Murray maintains that the glut of online book reviewers has popularised a certain type of intimate, personal and affective text. Amateur reviewers favour relatable characters with role-model potential, emotional engagement and gravitate towards books which thematise personal growth. The problem here is whether this translates to a shift towards more conservative subjects and themes that fail to challenge contemporary notions of subjectivity and experience.
Finally, like most places in the world, online book reviewing sites are highly commercial zones. The unpaid labour of Amazon reviewers is used to attract, maintain and bring back consumers to the site, while the intellectual property of reviewer’s work is owned by the corporate giant. Murray identifies a ‘highly lopsided’ relationship between the people writing the reviews and the people earning the money.
The thriving nature of online TV reviewing
The fast-paced, serial nature of interactive TV reviewing or ‘the recap’ speeds up interactions between reviewers, commenters and occasionally artists, making it a key site to examine the thrust-and-parry of online criticism.
The critical capacity of the genre was tested after a recap published on A.V. Club in May 2012 by ToddVanDerWerff in response to series one episode seven of the TV show Girls entitled ‘Welcome to Bushwick a.k.a The Crackcident.’
Girls premiered on HBO in April 2102. Created by 28-year-old Lena Dunham who writes, directs and stars in the show, Girls is considered ground-breaking for its portrayal of less-than-perfect male and female lives.
However Dunham is also the target of enthusiastic and aggressive trolling on A.V. Club recaps and across the internet. It is not unusual for a commenter to decry the fat and ugly state of Dunham’s body, express their refusal to have sex with her and question her right to be on television.
VanDerWerff has recapped 29 of all 30 episodes of Girls to date. His review of S01E07 is a fairly standard 1500-word recap. More unusually it receives 1223 comments.
With personable language and a slightly self-deprecating, slightly self-aggrandising tone, VanDerWerff discusses how the episode has reached a point in the series where a number of threads are coming together; how the show is predominantly focused through the main protagonist’s point of view, which he believes is part of Dunham’s intention to make the character seem unpleasant, although she isn’t always. He praises the long shots of the cinematographer for making you ‘search’ for the characters at certain times, like a kind of identity search.
VanDerWerff’s realist focus and colloquial language encourages readers to comment, opens up the conversation and keeps the advertisers happy.
In this particular recap, a commenter again calls Dunham fat and ugly. (The comment has since been deleted although similar sentiments are easy to find.) This time, however, VanDerWerff jumps back in with an extraordinary comeback posted as a 1200-word comment which can be read at the top of the comments to the recap.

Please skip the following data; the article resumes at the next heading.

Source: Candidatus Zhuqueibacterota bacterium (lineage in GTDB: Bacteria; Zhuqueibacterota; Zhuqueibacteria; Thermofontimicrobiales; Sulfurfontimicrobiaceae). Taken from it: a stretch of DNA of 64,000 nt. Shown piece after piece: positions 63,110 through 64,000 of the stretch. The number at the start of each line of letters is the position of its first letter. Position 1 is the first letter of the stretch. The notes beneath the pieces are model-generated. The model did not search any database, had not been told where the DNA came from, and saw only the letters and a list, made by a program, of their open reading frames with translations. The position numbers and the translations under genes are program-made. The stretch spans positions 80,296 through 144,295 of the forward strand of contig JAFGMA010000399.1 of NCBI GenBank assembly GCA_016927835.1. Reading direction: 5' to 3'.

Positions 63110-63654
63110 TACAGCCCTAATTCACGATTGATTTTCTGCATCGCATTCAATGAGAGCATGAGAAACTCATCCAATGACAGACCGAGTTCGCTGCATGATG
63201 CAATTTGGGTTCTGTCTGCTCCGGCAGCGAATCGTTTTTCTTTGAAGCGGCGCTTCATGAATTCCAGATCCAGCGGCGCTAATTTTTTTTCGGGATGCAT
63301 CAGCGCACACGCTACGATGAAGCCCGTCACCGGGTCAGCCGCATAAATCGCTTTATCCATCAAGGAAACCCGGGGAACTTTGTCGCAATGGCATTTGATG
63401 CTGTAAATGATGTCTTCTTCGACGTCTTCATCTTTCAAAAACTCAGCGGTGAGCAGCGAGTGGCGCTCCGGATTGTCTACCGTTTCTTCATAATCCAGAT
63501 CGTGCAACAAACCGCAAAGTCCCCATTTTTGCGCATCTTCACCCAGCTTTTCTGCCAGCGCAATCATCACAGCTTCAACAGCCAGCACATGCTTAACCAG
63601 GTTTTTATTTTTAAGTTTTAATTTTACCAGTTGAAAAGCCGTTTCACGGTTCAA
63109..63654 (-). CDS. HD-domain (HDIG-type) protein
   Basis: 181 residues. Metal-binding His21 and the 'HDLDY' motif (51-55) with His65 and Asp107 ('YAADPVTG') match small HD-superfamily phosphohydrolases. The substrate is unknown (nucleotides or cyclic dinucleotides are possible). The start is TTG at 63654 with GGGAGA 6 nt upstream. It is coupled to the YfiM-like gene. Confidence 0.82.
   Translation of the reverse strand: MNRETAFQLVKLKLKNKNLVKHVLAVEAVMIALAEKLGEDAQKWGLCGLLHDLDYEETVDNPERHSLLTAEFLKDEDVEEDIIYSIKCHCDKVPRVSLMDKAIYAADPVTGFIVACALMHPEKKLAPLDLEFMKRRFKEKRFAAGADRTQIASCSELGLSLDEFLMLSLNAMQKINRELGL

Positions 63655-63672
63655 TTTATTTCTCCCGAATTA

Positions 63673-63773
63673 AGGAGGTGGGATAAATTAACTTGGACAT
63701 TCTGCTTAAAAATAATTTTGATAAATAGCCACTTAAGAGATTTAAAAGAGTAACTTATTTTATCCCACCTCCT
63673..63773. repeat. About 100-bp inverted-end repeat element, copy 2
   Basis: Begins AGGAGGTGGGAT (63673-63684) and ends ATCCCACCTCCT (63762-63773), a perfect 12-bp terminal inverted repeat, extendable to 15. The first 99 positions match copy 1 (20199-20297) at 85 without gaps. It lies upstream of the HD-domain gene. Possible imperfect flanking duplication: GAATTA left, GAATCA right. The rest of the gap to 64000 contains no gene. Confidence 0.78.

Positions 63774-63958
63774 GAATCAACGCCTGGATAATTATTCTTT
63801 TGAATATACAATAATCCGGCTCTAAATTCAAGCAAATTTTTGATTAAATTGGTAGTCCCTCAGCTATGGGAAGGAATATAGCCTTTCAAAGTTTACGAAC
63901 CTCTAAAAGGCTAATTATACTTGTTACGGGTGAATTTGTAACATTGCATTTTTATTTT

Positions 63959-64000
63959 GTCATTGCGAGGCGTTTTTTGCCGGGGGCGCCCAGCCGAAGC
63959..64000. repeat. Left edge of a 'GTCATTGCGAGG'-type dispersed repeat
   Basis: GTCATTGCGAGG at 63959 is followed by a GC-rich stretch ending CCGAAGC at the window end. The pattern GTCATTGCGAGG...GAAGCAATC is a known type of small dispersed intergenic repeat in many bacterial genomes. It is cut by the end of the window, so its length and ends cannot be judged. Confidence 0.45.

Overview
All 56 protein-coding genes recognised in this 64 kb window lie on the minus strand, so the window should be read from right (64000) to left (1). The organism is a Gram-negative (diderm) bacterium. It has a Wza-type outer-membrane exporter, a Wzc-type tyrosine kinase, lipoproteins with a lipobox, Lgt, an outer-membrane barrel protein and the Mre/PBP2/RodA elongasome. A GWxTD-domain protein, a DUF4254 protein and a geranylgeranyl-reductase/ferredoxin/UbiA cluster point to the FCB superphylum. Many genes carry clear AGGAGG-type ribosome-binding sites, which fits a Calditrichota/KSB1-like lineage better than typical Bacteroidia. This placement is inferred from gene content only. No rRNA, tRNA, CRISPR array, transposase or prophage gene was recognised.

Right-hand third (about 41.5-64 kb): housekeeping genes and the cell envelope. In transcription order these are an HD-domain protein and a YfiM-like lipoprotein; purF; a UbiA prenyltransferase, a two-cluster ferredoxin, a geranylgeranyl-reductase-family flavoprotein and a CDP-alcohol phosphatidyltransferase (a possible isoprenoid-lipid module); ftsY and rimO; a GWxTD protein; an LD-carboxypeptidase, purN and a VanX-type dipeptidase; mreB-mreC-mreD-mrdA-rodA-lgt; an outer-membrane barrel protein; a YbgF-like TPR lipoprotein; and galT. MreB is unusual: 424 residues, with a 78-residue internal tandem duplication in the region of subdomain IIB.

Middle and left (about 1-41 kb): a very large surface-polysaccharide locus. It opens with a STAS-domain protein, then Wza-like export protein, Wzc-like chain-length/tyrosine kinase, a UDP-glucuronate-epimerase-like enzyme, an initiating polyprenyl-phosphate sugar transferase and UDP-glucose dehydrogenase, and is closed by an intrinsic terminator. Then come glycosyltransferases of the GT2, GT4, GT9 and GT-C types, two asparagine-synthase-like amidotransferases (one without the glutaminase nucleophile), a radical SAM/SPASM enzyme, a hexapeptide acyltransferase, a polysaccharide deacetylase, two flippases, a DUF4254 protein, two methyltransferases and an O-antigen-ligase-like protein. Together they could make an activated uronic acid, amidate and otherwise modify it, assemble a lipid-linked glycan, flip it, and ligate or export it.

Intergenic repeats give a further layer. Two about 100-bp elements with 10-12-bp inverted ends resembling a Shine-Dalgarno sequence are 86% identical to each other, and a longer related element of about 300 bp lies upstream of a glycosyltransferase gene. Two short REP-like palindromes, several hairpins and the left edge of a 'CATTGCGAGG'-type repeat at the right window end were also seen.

VanDerWerff remarks on the open-door policy at A.V. Club which attracts immature ‘assholes’ who turn the site into a boy’s club and make it unpleasant for women to participate.
He commiserates that the commenter’s way of thinking about women means he’s going to miss out on having some great people in his life.
And he delivers an informal critical manifesto about the collaborative nature of the online critical dialogue, imploring contributors to ‘at least engage the work.’ Here VanDerWerff’s criteria for a productive critical practice is similar to that espoused by Peter Rose when he argues that good critics feel a sense of obligation to the work itself and Suzie Gibson when she maintains ‘what must not be forgotten is the text itself.’ This consensus demonstrates that popular online reviewing maintains critical standards without having to negate the significance of other modes of reviewing. Furthermore, VanDerWerff’s self-reflexivity is part of a methodology that reflects his capacity to deconstruct the masculinist bias of the genre’s origins.
VanDerWerff’s extended comment has so far received 1689 likes. A few weeks after the recap, he published ‘How Girls challenges the masculine expectations of “good TV”’ which inspired another 1851 comments.
Critical dialogue is alive and kicking
It’s ironic that the debate about professional book reviewing in The Conversation proceeds in an online, unpaid medium, but it also illustrates the integrated force of online cultures and their ability to stimulate dialogue.
Online reviewing provides the critical and technical infrastructure for rebuttal and engagement which works both across the arts and the everyday. In this way, by being interactive and accessible yet by still framing a dialogue in a self-reflexive critical practice, the online reviewing mediums such as the recap can be popular, rigorous and pedagogical.
By reaching a broad demographic, online critical debates are not just about preaching to the converted or confined to abstract concepts.
The merging of the critical and the everyday gives more people than in a cultural studies class access to the tools and resources to critique the world around them.
It can be argued that good art is not meant to be healthy, and that while doubt is painful, ignorance is more so. To the degree that critical dialogue both online and off continues to probe how and why knowledge is shaped in a particular way, and for particular interests, critical dialogue may be painful but it is also regenerative.